Continued oil production, the signatories insisted, was central to tackling poverty in the region and to ensuring the "sustainable development" of their economies – code for guaranteeing the long-term protection of their oil exports. However, the statement repeatedly stressed the need for oil producers to make their industry as environmentally friendly as possible, for example by focusing on clean production techniques, by developing new techniques to dispose of CO2 safely, by completely cutting waste gas "flaring", and by supporting lead-free and low-sulphur fuels. Although the statement fails to set any regional targets for CO2 reduction, seasoned observers believe its numerous concessions on the environment suggest Arab states will eventually accept climate change is a reality. Many younger Arab ministers are thought privately to accept that the scientific case has been made, but are determined to ensure their economic wealth and political survival are not harmed in the process.

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Examiner (Ireland)
February 8, 2003

FINANCE Minister Charlie McCreevy was urged yesterday to follow through on his promise to introduce a carbon tax as soon as possible. The Green Party have called for the measure in each of Mr McCreevy’s budgets over the past six years. Environment Minister Martin Cullen has also backed the move as a means of reaching Ireland’s commitments under the Kyoto protocol. The tax will apply to coal, gas, petrol, diesel and other fuels.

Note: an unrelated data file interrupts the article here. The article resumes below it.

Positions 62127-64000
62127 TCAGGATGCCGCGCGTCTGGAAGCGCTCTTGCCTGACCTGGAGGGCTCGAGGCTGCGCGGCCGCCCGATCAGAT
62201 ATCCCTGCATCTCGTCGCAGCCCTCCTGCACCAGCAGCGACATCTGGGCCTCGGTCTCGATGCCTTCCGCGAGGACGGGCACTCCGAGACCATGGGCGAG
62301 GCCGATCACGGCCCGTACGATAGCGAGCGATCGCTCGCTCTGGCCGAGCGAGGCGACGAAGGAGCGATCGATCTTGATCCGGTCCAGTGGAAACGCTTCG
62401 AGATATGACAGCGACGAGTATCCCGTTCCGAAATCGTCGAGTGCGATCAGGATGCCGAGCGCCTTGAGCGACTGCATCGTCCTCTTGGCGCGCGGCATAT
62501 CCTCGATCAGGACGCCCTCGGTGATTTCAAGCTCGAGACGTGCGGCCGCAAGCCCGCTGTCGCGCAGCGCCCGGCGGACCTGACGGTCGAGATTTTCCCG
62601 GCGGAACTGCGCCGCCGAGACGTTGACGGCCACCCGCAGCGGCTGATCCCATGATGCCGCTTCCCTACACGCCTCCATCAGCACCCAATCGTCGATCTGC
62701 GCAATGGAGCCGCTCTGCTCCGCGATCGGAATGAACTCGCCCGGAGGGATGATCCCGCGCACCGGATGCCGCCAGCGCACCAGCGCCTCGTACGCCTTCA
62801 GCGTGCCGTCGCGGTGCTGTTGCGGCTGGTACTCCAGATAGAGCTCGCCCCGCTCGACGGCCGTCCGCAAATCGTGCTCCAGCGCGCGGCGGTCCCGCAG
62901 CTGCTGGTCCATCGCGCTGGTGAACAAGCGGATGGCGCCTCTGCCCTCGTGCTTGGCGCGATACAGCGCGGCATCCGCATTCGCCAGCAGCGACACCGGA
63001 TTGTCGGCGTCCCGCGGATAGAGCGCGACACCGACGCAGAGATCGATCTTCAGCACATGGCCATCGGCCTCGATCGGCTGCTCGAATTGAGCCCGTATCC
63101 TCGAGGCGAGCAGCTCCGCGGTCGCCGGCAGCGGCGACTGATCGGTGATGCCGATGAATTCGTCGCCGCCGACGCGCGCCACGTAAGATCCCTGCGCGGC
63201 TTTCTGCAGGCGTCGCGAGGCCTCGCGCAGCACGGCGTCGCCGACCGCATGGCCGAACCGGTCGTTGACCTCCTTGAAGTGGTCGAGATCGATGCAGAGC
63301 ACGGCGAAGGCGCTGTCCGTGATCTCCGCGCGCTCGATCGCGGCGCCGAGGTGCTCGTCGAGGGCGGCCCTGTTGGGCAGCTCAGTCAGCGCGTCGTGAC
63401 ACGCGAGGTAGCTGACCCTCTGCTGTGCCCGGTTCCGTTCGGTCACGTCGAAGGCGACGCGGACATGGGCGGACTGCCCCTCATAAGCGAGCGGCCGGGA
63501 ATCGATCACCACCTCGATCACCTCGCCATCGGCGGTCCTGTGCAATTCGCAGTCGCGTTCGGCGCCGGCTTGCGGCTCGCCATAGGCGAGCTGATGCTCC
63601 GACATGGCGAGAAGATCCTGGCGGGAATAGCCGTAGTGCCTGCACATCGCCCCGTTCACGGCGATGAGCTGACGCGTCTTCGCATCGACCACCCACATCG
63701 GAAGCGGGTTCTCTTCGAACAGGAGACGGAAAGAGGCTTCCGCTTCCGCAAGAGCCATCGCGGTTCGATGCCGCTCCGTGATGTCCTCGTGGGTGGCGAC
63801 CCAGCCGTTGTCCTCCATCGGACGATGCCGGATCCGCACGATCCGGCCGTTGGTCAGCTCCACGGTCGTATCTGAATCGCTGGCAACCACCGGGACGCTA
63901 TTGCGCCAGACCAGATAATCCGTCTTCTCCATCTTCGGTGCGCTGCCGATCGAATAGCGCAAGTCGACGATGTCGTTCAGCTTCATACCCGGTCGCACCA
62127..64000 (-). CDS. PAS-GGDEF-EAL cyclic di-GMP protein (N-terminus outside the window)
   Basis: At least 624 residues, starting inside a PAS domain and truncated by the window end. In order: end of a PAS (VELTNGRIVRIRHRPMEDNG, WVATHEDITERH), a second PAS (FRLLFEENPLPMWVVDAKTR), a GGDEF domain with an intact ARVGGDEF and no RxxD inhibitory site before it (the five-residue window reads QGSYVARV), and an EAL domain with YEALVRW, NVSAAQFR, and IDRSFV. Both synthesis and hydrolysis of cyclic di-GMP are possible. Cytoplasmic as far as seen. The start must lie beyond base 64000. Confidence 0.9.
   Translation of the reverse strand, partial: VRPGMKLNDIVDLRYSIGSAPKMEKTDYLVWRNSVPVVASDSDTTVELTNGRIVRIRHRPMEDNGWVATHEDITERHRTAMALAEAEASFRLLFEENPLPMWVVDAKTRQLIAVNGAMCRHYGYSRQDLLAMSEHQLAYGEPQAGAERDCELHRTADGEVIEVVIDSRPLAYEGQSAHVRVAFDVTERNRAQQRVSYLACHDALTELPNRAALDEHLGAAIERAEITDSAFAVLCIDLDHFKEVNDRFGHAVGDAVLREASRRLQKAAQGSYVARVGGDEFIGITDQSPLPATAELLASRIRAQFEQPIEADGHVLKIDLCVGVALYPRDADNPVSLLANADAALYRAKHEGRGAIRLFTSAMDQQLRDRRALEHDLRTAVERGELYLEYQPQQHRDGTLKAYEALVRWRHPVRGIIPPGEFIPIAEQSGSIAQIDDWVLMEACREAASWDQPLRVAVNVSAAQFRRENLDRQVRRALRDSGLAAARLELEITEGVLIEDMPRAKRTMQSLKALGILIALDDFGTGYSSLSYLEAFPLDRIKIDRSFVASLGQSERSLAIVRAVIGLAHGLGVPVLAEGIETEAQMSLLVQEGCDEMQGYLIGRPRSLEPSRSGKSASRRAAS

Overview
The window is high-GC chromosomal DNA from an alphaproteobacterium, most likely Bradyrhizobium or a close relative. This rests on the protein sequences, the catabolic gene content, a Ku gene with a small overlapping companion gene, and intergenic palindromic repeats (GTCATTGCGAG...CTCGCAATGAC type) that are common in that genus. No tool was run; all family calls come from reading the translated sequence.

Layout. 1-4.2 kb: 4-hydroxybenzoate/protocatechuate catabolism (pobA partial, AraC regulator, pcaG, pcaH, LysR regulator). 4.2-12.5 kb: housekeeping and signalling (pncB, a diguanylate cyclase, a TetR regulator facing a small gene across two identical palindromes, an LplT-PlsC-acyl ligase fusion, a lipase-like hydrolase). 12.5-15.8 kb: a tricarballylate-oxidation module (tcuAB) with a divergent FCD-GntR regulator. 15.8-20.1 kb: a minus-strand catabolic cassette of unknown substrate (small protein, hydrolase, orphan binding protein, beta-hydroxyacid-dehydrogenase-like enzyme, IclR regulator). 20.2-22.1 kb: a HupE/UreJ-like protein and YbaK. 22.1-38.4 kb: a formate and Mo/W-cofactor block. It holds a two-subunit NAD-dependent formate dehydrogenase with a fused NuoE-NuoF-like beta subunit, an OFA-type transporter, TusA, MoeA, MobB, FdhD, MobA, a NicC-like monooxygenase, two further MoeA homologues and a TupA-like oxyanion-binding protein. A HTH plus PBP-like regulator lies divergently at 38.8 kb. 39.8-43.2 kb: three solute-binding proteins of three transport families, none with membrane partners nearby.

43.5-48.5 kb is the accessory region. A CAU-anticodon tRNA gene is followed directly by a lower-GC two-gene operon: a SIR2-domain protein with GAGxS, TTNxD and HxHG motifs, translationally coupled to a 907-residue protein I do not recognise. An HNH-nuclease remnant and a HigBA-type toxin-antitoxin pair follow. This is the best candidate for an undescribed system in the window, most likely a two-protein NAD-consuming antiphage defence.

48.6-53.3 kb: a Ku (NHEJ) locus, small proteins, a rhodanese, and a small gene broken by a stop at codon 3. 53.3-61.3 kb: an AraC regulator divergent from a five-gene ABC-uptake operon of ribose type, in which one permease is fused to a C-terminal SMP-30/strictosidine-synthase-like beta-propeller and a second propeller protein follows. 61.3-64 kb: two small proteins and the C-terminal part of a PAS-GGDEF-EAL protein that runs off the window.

At the publication of the Finance Bill this week, Mr McCreevy said the public must start to be aware that the introduction of the carbon tax next year will increase the cost of fuel and electricity. But the rate at which the tax will be introduced has yet to be confirmed by Mr McCreevy. The Government was afraid to introduce the tax as it would have inflationary implications and harm the competitiveness of the economy, Mr McCreevy said.

Mr McCreevy set up an inter-departmental working group to examine the options available to him in introducing the tax. The report of the group is being considered by him. Last night Green Party finance spokesman Dan Boyle said the carbon tax should be introduced as a substitute for other taxes, although he felt this was unlikely.“The minister is looking for sources of additional funding rather than reforming the system,” he said.

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February 8, 2003

Fears are mounting among environmentalists that the Bush administration has embarked on a fresh effort to kill an international treaty on reducing greenhouse-gas emissions by pressuring Russia to bow out, too. Late last year, Canada joined Europe in ratifying the controversial Kyoto Protocol, which President Bush had famously declared "dead." That left Russia as the last variable in the tense worldwide wrangling over the protocol's fate. If it gets ratified -- as President Vladimir Putin announced last year it would -- enough countries would be on board to trigger worldwide implementation.

That would be a political setback for the United States, which has recently been trumpeting its own program to reduce pollution by encouraging large corporations to make voluntary efforts. A lineup of 14 prominent U.S. corporations, including DuPont, Ford Motor Company and Motorola, announced in January that they were forming the Chicago Climate Exchange for trading greenhouse-gas emissions. To many observers, Russia seemed to change its public stance on Kyoto following a recent visit to Moscow by Harlan Watson, the State Department's senior climate negotiator and special representative. Whether Watson was working behind the scenes to encourage the Russians not to ratify the treaty, or it's merely a matter of timing, speculation has been rampant that the United States has been flexing its diplomatic muscle.